Njundu Drammeh

What is the purpose of education? To make good individuals or produce citizens? Has our schooling system, from independence to date, given us the education we need? Has it made us good individuals or prepared us as useful citizens?

A good individual may not necessarily be regarded as a useful or good citizen, politically speaking. Socrates was a good individual but those who forced him to drink the hemlock did not consider him a “useful citizen”. Can schooling give us education? Or most of the education we get are often outside the perimeters of the formal school?

“My own belief is that education must be subversive if it is to be meaningful. By this I mean that it must challenge all the things we take for granted, examine all accepted assumptions, tamper with every sacred cow, and instil a desire to question and doubt. Without this, the mere instruction to memorise data is empty. The attempt to enforce conventional mediocrity on the young is criminal…” Author Unknown

Nothing is more difficult, but more beneficial to self and others, than “thinking outside the box”, to do what Martin Luther King Jnr calls “maladjusted creativity”. Does our schooling system as it is prepare us to think asymmetrical too, to dot the lines outside of the box?

We must begin to churn out more critical, open and analytical minds through our education system, young men and women you would examine and question, who would distinguish the trees from the forest, who would be able to separate the chaff from the grain, who are able to examine issues as they are, uncoloured by academic pedantry, sophistry, demagoguery, polemics or snobbishness, and who have the capacity to grasp complex issues and reconcile opposite and diverse views and opinions and yet hold their heads high.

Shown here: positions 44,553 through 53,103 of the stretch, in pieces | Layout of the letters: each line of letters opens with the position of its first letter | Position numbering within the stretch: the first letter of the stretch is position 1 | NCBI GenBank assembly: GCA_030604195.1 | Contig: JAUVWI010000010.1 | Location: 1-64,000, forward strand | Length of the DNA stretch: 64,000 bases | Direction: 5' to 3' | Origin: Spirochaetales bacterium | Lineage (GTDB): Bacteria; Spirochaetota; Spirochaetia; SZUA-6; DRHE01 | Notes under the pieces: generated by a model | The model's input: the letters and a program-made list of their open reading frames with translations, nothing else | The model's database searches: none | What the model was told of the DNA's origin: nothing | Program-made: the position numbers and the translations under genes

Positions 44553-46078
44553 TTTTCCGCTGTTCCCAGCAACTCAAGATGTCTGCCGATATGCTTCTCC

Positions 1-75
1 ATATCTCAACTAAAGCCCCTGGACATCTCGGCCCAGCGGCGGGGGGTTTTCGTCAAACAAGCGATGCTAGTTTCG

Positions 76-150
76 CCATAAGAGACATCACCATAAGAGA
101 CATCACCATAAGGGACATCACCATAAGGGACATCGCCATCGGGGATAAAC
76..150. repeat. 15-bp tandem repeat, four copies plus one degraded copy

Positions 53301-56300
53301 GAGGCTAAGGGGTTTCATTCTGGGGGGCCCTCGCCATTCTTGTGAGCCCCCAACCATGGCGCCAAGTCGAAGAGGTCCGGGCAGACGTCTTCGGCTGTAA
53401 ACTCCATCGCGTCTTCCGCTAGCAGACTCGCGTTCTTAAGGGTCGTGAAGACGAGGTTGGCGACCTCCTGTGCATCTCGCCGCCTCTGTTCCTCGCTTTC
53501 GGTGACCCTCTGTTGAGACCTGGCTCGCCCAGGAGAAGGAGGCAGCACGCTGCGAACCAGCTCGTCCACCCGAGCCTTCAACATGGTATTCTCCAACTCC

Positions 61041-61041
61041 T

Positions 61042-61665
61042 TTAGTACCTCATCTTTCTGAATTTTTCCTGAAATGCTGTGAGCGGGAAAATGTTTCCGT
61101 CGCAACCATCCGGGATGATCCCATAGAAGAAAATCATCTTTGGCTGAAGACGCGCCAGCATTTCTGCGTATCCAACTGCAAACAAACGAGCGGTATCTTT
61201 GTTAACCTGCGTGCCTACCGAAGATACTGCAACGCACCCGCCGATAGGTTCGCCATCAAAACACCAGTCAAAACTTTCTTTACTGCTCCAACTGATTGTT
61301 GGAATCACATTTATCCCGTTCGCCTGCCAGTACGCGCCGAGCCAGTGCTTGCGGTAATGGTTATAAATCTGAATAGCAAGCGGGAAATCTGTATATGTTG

We must begin, though, to nourish the eyes and minds of our young with things intellectual, allow them to explore beyond the convention, urge them to question without fearing punishment, allow them to ‘rebel’ against what we think is ‘good’ or ‘bad’ so that they are able to form their own ‘good’ or ‘bad’. We kill many initiatives, many great idea, many sparks of ingenuity in the name of conformity and tradition.

A cursory look at our education system shows that the emphasis is more on rote learning than the development of critical, analytical and open minds. A look at my society, in my neck of he woods, shows that conformity and tradition are what we emphasize. We rarely question the status quo or things as they are. Subservience to leadership is the norm. Any attempt to question, to enquire, to criticize, to be the maverick is put down, discouraged, seen as uncalled for. Children’s initiatives and exploratory instincts are stifled. Growth is impossible where people cannot questioned.

Socrates argued that an unexamined life is not worth living. Dialectics enriches understanding. We should refuse to take things at face value what we learn at school or are told by others; able to question “established truths”, to see through what the text books and teachers say. Only dead fish swim with the tide.

When a person’s schooling interferes with his education; when a person mistakes the trees for the forest; when a person cannot think out of the box; when a mirage is taken to be pool of water in the road….. Take a hard look at the school.